On Wednesday, 10th August, the Comunidad de Madrid released a newsletter with updated laws regarding the treatment of animals in the province.
Among the list of prohibitions is included a ban on using choke, prong, or electric collars that can cause harm to an animal. The usage of these collars is seen as an “infracción grave” (serious offence) and if prosecuted, the owner or handler of the animal can receive fines between €3,001 and €9,000. In extreme cases, the animals can be taken from the owners, and in the case of establishments breaking the law, they can be closed down for up to five years in the case of a minor offence, and between five and ten years for more serious offences.
What will be interesting to see is if establishments like pet-shops and online stores will be allowed to continue selling the tools even though they’ve been made illegal, and if trainers will continue to use them.
The new laws aim to take into consideration the protection and wellbeing of pets and company animals, irregardless of their situation. They also hope to:
a)educate responsible ownership
c) encourage adoption
d) encourage castration and reduce over-population and abandonment by encouraging responsible purchase, sale and breeding of animals
e) promote educational activities about animal welfare
f) promote volunteering and collaboration between animal rescues and the public
g) educate people about the beneficial role of animals in society
h) encourage animal training
i) create specific dog-friendly areas in all parts of the comunidad, urging all municipalities to provide said spaces
j) allow access to animals in establishments, facilities, transport, and other appropriate spaces, under the control of their handler
k) implement inspections to ensure the compliance with the afore-mentioned laws
l) promote castration and microchipping campaigns, establishing necessary contacts with veterinarians.
Unfortunately, the laws will not apply to animals used in bullfighting spectacles, wildlife, farm animals, zoo animals, or those used for experimentation under specific legislation.
Also prohibited are the following activities:
- killing an animal
- abusing an animal
- abandoning an animal
- the breeding and sale of animals for commercial reasons, without proper permissions
- mutilating an animal for any reason other than a medical issue, or for castration, or for future benefits to the animal’s health. In all of the above cases, the procedure must be carried out by a veterinarian. These permitted procedures do not include mutilation for aesthetic purposes (ear cropping, tail docking…)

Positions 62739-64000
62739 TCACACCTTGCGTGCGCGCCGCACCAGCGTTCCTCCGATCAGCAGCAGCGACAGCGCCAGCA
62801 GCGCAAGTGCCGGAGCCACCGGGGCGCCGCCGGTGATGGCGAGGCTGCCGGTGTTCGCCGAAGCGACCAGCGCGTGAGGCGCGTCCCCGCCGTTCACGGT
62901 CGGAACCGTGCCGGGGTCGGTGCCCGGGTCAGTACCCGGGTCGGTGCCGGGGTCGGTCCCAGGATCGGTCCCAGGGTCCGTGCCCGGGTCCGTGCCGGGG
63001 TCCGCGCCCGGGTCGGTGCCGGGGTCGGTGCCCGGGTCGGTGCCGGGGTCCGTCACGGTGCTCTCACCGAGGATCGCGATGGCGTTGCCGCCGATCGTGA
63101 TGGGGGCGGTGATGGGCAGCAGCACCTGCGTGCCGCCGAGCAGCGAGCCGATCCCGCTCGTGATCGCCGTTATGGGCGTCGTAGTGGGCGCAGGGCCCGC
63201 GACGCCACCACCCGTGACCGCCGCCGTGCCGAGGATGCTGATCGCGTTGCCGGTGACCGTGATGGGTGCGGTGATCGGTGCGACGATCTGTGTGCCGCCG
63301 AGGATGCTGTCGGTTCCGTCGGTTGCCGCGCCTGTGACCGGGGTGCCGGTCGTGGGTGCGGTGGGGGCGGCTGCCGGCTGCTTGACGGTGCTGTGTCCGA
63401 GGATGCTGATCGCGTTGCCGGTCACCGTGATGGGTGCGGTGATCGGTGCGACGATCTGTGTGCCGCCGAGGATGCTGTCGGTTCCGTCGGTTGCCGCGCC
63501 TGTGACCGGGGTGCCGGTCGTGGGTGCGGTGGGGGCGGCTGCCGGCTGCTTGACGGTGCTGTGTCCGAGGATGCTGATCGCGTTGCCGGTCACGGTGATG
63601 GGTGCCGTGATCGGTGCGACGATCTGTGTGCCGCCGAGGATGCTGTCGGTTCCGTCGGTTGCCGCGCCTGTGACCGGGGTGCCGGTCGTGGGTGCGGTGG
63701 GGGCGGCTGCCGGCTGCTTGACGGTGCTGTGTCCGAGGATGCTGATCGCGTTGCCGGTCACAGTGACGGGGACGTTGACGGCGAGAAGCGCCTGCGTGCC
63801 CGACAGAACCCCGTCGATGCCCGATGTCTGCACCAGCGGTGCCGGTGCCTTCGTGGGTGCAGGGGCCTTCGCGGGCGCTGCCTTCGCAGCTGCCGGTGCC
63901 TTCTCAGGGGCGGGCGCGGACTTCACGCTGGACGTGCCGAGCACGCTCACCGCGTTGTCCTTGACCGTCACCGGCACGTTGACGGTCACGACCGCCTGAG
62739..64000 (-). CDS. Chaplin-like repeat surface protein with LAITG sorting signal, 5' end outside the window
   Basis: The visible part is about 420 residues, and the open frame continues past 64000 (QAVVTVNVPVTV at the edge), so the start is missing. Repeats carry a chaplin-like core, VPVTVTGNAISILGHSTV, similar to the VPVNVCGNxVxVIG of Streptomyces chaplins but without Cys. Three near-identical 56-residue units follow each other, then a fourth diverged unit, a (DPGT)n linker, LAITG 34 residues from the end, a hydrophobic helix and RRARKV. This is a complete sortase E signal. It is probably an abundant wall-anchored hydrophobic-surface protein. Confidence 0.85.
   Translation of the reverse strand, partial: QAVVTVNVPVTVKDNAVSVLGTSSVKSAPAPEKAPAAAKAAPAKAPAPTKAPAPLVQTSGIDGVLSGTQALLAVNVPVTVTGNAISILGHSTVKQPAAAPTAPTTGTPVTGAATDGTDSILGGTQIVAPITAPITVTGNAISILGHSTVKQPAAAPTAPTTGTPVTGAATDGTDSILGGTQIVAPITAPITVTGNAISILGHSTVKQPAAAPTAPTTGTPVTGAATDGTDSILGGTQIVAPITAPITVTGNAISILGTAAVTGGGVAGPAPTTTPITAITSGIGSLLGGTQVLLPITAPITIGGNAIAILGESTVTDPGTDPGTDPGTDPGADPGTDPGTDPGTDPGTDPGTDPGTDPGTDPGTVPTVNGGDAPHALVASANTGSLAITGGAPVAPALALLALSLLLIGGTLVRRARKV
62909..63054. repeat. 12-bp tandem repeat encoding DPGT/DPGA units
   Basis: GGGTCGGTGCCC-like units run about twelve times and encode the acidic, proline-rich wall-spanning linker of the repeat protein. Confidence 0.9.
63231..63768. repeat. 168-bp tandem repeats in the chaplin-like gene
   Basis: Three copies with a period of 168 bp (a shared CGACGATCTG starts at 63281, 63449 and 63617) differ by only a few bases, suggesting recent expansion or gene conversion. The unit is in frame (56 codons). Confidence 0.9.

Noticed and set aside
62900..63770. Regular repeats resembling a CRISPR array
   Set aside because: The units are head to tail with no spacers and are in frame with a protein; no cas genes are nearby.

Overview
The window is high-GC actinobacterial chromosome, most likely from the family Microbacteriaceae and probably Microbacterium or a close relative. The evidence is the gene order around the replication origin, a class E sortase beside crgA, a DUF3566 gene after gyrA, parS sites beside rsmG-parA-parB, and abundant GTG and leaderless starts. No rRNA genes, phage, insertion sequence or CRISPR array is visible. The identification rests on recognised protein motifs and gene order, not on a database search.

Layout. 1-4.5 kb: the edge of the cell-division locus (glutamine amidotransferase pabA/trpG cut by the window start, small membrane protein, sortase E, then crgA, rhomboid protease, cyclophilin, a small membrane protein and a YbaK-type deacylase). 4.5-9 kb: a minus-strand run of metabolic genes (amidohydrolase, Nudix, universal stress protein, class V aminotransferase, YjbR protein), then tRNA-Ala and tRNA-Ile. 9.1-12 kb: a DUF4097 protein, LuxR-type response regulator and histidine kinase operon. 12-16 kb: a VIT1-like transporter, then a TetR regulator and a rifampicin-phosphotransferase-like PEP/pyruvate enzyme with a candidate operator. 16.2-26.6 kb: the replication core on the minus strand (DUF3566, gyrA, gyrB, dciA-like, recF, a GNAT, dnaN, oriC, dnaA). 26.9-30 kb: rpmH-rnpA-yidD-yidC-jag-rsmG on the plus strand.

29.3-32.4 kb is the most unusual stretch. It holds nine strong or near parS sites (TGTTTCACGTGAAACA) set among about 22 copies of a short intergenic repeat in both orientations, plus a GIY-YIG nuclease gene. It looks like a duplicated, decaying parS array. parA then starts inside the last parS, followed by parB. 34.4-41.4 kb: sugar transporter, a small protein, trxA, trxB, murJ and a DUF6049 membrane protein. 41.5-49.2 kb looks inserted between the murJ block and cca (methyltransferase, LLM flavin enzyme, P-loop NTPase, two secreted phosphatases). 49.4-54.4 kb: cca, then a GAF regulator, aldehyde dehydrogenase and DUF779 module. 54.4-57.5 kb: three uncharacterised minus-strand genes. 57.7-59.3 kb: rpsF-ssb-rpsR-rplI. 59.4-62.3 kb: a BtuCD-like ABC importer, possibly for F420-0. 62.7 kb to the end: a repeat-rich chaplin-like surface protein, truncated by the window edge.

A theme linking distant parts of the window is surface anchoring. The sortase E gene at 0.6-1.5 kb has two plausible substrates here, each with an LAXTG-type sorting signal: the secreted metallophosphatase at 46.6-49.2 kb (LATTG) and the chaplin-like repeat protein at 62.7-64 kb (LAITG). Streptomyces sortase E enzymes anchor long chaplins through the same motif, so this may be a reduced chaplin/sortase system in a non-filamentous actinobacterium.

- putting an animal through aggressive or violent training, or preparing them for fighting
- Involving animals in fights or any type of aggression, including the organisation of fights or inciting them; allowing or not stopping an animal from attaching a person or another pet.
- not giving an animal the basic needs for its wellbeing; feeding them inappropriately, or an inadequate diet, or food that is not authorised for consumption; keeping them in unhygienic or unsanitary conditions where they are not protected from the elements, that don’t provide enough space, or due to the distance or characteristics of the space don’t allow for adequate attention, control and supervision of the animal, at least once a day.
- administering substances that can alter the state of health or behaviour of the animal, except in cases covered by current legislation or under veterinary supervision.
- keeping an animal permanently tied-up or enclosed or for a time or in conditions that can harm the animal or cause suffering, or keep them isolated from human or animal contact, in the case of them being gregarious species.
- possessing an animal without adequately identifying them according to law.
- exhibiting animals in leisure premises.
- begging with animals.
- giving animals as compensation, prizes, or raffling them.
- using animals in carousels at fairs.
- using animals in fairs, exhibitions, competitions, shows, filming, photo sessions, or cinematography with the intention of publicity or any other similar activity without permission of the City Council in the municipality where the action is taking place.
- using animals for filming non-simulated scenes for cinema, television or internet, artistic or publicity reasons, that carry out cruelty, mistreatment, death or animal suffering.
- keeping more than 5 animals in one residence when they are cats, dogs, or any other species determined by regulation unless the corresponding City Council authorises it.
- keeping animals in stationary vehicles without adequate ventilation and temperature.
- permanently keeping an animal in a car.
- transporting animals in the boot of a car that has not been specifically designed for the purpose.
- transporting animals tied to a moving car.
- shooting or attacking animals with any form of a gun or weapon that may put their life at risk. The only exceptions are outlined in the original document in artículo 9.
- using choke, prong or electric collars that can cause damage to animals.
- keeping animals outlined in the Anexo of the document, except in registered zoos, or in areas specifically authorised by the Comunidad de Madrid.
- moving bound animals as a precautionary measure.
- using company animals for human or animal consumption.
The article outlines a lot more laws regarding identification, control of breeding and sale of animals, usage of animals etc… It’s definitely worth a look if you speak Spanish. You can find it here.
If the laws are actually implemented, this will be a huge step forward for Spain, a country which up until now has had a questionable past regarding animal rights. For now, let’s keep changing the world, one pawprint at a time.